Do you have a summary of your medical history?

Before I paid two doctors to certify my medical condition for New Mexico’s Medical Cannabis Program, I prepared by creating a medical summary — obviously for the doctor’s file, but also so I wouldn’t have to verbally relay the information. (Talking for any length of time is painful for TMJ sufferers, especially during a stressful visit to the doctor.)

I thought it might be helpful for other patients to see an example, in case they want to prepare one of their own.  It’s hard to sum up a 25-year history, but I tried to make it as short as possible.

Prepared April 2013


Fifty-year old woman suffering from constant pain for about 25 years. Began with symptoms of headaches and clicking in the jaw; diagnosed with Temporomandibular Joint Dysfunction (TMJ) at 16-years old by family dentist. Condition likely caused by competitive gymnastics. Constant pain began about 5 years later as toothache which remained unresolved after numerous dental treatments. Following about 7 years of attempting all available TMJ treatments, during which the pain level increased, TMJ surgery was performed in 1991 by oral surgeon. Surgeon performed bilateral arthroscopy and removal of meniscus on right side due to perforation too large to repair. Surgery made pain worse. Without treatment options available, home therapy program commenced.

Throughout the next 8 years, constant pain traveled into neck, shoulders, and throughout upper body. Eventually saw various medical specialists, including pain management specialists, trying all available treatments, none of which brought pain level to manageable level. Finally began medication regimen with pain management doctor in 2002, while continuing home therapy program. Became disabled in 2003. Upon death of this doctor in 2010, jumped from pain specialist to pain specialist, unable to stabilize condition or manage side effects of medications. In 2011, the political climate against use of narcotics to manage pain became even more intense, and finally just gave up. No medication for about 1 1/2 years and unable to continue home therapy program.


Severe TMJ Syndrome
Myofascial Pain Syndrome
Orofacial Pain
Four herniated cervical disks/chronic cervicalgia
Lumbar disc degeneration/facet arthritis
Shoulder bursitis/frozen shoulder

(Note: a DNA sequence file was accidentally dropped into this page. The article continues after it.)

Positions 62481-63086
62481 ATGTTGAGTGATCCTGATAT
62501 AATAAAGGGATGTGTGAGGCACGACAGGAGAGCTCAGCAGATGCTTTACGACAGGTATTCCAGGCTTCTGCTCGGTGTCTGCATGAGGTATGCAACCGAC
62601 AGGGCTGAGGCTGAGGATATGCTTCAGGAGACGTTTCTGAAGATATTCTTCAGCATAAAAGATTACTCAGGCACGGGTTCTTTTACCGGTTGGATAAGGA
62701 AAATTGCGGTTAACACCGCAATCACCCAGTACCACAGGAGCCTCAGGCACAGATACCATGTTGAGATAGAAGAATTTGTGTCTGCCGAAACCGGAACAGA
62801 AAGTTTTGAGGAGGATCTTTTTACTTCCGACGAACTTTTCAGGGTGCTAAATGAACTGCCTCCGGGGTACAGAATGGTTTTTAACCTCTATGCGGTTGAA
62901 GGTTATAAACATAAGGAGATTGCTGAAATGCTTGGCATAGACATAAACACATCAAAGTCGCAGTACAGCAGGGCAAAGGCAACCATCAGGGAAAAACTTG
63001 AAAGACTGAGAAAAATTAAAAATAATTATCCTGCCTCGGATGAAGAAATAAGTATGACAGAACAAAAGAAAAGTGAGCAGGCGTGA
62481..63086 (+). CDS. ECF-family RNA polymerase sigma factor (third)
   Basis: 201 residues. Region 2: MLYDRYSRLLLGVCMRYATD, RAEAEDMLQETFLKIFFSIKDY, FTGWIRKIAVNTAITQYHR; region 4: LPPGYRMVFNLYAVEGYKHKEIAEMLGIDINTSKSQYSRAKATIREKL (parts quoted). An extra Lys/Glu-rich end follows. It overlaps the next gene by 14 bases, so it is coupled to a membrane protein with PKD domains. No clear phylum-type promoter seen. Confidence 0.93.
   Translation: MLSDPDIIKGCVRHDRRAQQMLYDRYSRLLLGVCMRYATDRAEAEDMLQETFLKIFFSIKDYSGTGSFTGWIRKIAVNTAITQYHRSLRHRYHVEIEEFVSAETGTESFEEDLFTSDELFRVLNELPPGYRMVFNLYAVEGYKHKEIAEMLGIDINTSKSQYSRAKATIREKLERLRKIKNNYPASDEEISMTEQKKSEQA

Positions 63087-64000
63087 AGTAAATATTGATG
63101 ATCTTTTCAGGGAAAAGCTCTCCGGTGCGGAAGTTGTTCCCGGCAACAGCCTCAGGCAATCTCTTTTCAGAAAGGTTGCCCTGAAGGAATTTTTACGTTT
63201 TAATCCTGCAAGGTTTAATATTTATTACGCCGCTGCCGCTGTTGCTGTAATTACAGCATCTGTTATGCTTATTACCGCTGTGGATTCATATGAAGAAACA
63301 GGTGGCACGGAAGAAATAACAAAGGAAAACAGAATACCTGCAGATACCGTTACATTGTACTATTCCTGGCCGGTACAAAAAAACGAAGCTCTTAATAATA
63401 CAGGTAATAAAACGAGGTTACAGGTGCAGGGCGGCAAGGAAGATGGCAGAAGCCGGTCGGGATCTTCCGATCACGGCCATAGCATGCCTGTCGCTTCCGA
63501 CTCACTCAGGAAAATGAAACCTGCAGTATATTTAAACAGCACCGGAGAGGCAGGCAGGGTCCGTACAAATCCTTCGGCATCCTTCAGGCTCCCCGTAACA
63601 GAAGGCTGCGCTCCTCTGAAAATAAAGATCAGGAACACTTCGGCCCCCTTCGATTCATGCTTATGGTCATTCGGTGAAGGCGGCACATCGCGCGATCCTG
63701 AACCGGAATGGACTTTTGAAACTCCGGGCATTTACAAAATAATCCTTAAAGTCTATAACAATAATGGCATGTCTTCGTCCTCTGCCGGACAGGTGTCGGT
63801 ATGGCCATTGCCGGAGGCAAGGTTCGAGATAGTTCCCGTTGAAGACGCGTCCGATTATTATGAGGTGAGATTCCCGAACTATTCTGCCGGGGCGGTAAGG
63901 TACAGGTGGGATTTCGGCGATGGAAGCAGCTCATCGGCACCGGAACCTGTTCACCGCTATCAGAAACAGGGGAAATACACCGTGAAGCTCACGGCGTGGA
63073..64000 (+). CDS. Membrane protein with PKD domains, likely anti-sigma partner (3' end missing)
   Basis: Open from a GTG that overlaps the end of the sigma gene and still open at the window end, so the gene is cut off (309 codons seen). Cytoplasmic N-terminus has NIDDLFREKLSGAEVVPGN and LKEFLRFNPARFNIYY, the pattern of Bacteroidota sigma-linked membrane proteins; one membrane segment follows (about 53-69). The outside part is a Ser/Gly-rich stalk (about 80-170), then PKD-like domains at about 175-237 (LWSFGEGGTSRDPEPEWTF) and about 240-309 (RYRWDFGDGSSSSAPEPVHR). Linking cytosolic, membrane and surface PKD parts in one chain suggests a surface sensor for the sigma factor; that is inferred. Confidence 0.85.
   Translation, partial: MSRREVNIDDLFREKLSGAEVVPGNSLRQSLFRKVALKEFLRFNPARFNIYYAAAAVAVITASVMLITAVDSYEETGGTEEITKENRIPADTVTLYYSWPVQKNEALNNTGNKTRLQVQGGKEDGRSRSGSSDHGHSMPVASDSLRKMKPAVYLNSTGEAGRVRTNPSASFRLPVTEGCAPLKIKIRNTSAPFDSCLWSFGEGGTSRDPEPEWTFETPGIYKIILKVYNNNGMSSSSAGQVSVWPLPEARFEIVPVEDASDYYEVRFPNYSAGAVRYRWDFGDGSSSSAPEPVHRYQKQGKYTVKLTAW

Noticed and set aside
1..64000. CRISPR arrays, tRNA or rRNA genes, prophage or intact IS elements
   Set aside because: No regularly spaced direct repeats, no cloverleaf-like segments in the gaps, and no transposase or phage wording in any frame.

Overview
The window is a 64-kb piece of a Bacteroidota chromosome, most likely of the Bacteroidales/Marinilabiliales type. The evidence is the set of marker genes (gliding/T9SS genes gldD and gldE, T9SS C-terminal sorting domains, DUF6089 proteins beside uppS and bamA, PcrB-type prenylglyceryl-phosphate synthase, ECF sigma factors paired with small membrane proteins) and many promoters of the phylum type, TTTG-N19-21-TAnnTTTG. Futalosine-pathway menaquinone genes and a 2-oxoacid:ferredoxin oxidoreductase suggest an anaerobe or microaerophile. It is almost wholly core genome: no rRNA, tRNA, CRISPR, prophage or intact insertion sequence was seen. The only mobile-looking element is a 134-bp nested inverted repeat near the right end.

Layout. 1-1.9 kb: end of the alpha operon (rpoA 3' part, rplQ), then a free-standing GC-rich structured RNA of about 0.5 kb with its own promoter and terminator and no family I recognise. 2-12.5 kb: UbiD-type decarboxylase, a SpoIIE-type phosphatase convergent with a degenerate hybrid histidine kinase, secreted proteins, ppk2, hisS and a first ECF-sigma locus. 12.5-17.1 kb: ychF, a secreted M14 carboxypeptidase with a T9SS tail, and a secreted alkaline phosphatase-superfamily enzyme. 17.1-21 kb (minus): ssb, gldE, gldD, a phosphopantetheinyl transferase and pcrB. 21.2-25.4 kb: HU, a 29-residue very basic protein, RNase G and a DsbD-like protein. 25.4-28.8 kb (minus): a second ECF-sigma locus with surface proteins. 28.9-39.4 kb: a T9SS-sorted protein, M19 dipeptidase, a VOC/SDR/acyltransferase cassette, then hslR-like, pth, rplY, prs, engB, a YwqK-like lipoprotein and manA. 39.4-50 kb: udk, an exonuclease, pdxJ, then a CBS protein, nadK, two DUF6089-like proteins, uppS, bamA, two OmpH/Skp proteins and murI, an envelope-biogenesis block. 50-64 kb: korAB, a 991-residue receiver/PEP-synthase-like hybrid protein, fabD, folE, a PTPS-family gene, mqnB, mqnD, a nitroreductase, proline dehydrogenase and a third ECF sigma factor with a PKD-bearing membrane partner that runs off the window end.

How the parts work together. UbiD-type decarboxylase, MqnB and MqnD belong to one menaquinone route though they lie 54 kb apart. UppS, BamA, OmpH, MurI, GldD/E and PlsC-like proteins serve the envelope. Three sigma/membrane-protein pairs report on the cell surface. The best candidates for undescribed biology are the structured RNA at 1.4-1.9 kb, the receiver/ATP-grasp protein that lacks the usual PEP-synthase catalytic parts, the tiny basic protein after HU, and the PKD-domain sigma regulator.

Tenosynovitis/right hand
Bilateral neuropathy/feet
Mild spinal stenosis
Bilateral tracking dysfunction and early degeneration/knees (patella)
Fibromyalgia (muscle pain)
Chronic then Intractable Pain Syndromes


MRI of temporomandibular joints (11/1/90)
X-ray, right shoulder (9/16/98)
X-ray, neck (10/21/98)
MRI of temporomandibular joints (3/31/00)
MRI of cervical spine (3/31/00)
MRI of shoulders (4/1/00)
X-ray, cervical spine (12/13/00)
X-ray, lumbar spine (12/13/00)
MRI of knees (1/9/03)
EMG for carpel tunnel (7/3/03)
X-ray, right hand (11/3/03)
MRI of cervical spine (3/24/04)
MRI of cervical spine (5/15/09)


Bite resurfacing
Botox injections
Medications (all types)
Nerve blocks
Neuromuscular therapy
Physical therapies
Relaxation therapies
Steroid injections
TMJ surgery
Trigger point injections


It is impossible to explain the physical and psychological effects of chronic pain on day-to-day life. It is, of course, disabling. But when hope is lost for any relief, it is so easy to just become inert, which can become an early death sentence.

I do not expect cannabis to reduce my pain levels; rather, I expect it to give me the ability to distract myself from the constant pain. The ability to focus on things outside of the pain.

I would like to be able to sleep longer than 2 hours at a time. I would like to obtain some control over my constant anxiety and related conditions (like eczema). I expect it to allow me to increase movement and flexibility. I hope it works as an anti-anxiety, anti-inflammatory, and as a sleep aid. I expect that the side effects will be minimal, especially compared to prescription medications.


After 25 years of both invasive and non-invasive treatments, and extensive research into TMJ and the disease of intractable pain, my conclusion is that the medical profession cannot help me. I have learned enough over the past quarter of a century to design and implement my own home therapy program, which I have been unable to perform after discontinuation of the medication regimen.

Over 100 million Americans suffer from chronic pain, and recent attention to the problem may initiate research and development actions. At this point in time, the only new pain treatment involves Ketamine. Recent knowledge and research on the brain may eventually lead to new treatments, including treatments involving stem cells, but those advancements look too far into the future to be of help to me in my lifetime.

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